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Recent Sermons

By What Authority Do We Live?

 

Rev. Kristi Denham
Congregational Church of Belmont
January 28, 2018

Last week we learned about Jonah who said No! to God, but eventually followed God's lead even though it infuriated him to see so many people blessed and forgiven. (Of course, I've never been that angry at God. Note: The congregation chuckles. They know me too well.)

This week we turn again to Jesus who said Yes! to God every step of the way.
Mark's Gospel, the first written, on which the others are based, jumps right into Jesus' ministry. First he is baptised. Then he calls his disciples. And now he is off to work. We learn the basics of how Jesus lived and taught and healed and prayed.

This reading begins in Capernaum, a place I visited this fall. The Synagogue where he taught has been excavated. The home of Simon Peter is just a block away. A large church has been built over the archeological site so you can look down into their gathering place. We learn from the reading that Jesus healed Peter's mother-in-law, which makes it very clear that the first so-called pope had a wife! We learn here that Jesus acted with a sense of authority that surprised everyone. What gave him that sense of authority? By what authority do we live?

Too often we think of Jesus as so exceptional that we cannot possibly live the way he lived. And certainly most of us don't feel called to itinerant preaching and healing ministries. And yet, we need to ask ourselves, by what authority do we live? How do we make decisions? What essential values and beliefs guide our lives? And if we can say with confidence that our values are deep and real, what prevents us from courageously standing strong in them? Or perhaps we do. and just sometimes forget.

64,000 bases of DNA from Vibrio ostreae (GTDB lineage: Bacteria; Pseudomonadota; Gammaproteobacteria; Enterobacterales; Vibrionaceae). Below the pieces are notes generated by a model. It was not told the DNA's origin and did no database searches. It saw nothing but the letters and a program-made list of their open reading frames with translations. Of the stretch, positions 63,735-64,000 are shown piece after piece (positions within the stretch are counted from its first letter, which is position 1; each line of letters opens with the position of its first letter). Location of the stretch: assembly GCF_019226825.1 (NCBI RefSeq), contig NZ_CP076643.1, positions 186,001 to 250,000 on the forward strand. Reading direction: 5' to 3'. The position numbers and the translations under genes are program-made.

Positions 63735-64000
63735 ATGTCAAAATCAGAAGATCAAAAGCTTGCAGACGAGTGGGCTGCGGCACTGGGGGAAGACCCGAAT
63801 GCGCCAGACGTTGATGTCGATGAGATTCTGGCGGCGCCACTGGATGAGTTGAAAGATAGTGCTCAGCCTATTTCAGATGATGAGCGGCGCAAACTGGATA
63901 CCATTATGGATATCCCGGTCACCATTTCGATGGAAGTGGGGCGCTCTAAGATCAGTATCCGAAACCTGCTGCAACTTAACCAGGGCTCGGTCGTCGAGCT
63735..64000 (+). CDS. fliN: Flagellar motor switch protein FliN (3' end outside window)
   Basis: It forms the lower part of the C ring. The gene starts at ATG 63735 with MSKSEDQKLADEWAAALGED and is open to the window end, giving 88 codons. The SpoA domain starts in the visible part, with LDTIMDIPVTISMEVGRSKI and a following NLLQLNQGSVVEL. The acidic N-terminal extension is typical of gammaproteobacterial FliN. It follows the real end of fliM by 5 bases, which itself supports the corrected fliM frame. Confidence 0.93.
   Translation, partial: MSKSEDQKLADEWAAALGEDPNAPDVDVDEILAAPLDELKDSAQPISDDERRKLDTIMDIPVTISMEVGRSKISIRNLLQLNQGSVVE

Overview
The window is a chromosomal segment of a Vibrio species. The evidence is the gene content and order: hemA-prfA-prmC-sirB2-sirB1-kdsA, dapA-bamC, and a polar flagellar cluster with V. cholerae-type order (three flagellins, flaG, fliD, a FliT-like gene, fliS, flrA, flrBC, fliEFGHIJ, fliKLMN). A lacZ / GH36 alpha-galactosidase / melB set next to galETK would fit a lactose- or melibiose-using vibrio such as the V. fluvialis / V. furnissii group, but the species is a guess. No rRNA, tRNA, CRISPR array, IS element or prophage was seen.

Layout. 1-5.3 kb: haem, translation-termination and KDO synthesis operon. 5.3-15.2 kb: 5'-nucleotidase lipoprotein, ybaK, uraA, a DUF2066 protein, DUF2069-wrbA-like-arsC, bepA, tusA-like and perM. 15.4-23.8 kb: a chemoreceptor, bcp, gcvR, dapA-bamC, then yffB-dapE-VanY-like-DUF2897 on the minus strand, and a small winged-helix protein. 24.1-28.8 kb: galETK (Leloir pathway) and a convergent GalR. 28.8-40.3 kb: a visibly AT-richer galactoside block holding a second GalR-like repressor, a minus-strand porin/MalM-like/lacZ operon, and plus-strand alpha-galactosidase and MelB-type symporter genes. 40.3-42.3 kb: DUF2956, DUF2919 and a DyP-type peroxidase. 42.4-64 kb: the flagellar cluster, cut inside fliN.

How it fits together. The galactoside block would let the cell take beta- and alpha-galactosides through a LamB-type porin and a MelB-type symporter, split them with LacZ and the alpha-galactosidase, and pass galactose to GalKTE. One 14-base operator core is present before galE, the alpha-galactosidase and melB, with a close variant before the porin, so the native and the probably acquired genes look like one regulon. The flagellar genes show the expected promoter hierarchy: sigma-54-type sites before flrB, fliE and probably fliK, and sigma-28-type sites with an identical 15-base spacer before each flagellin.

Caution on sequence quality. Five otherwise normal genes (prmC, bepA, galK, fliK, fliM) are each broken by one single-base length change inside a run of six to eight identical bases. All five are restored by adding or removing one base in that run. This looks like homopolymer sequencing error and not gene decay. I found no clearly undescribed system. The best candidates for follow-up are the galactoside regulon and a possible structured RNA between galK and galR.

Today's reading describes Jesus' ministry in simple terms. He was a teacher, healer, prayer and messenger.

He was a teacher. All of us have opportunities in our lives to share our deepest truths      with others. Whether it be at the kitchen table over coffee, or in the public sphere somehow, we are all teachers. And as Saint Francis suggested, "sometimes we use words." When we remember the authority of our deepest values, our teachings inspire others whether we are aware of it or not.

Jesus was a healer. We may not cast out demons or be medical professionals. But all of us touch others with our compassionate presence. All of us heal others by our thoughtfulness and caring. We can claim the authority of God's love in our choices to be there for our families, our friends, our children and our community.
        
Jesus spent time alone in prayer. In our frenetic world this may be the hardest example to follow. And even for him there were always those searching him out, demanding more of his time. But he made time for solitude and listening, for meditation and prayer.

If solitude feels lonely to you, remember God's presence, and allow yourself to "Be still" in the presence of "the I Am God." Remember when Moses asked God at the burning bush to tell him God's name, he heard YhWh, Hebrew for "I am the I Am." We pronounce is Yahweh, yhh...whh...the very breath of life! Claim the authority of love as you take time to build your sense of the sacred within and around you.

Jesus shared "the message" of God's Beloved Community, what he called the "Kingdom of God" with all he met.